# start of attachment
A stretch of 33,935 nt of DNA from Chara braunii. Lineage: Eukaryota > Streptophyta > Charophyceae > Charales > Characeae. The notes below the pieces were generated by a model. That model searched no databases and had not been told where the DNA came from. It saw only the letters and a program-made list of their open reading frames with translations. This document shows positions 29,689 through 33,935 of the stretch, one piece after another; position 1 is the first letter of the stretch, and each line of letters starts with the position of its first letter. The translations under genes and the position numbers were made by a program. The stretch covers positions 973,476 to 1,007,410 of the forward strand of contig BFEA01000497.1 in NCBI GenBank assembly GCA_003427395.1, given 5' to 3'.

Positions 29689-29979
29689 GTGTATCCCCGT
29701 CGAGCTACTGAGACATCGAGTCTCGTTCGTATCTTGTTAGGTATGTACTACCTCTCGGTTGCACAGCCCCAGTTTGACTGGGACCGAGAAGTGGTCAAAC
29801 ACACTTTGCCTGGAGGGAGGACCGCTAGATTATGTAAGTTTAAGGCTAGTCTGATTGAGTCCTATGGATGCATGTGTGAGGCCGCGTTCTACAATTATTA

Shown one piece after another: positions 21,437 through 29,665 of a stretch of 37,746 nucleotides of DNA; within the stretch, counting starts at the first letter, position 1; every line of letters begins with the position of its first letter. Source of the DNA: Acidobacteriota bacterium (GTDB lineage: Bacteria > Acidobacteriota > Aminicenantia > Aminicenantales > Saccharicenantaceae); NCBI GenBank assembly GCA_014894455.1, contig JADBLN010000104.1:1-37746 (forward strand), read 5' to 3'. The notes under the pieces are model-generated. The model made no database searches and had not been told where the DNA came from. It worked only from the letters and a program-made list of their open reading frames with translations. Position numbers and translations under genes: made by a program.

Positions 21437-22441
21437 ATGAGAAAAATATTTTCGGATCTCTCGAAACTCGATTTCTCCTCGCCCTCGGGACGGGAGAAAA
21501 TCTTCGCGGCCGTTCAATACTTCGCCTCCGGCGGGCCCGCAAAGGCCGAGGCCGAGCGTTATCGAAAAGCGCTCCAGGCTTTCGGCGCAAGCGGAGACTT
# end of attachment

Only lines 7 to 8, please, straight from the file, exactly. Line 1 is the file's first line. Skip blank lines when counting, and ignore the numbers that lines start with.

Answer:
Positions 21437-22441
21437 ATGAGAAAAATATTTTCGGATCTCTCGAAACTCGATTTCTCCTCGCCCTCGGGACGGGAGAAAA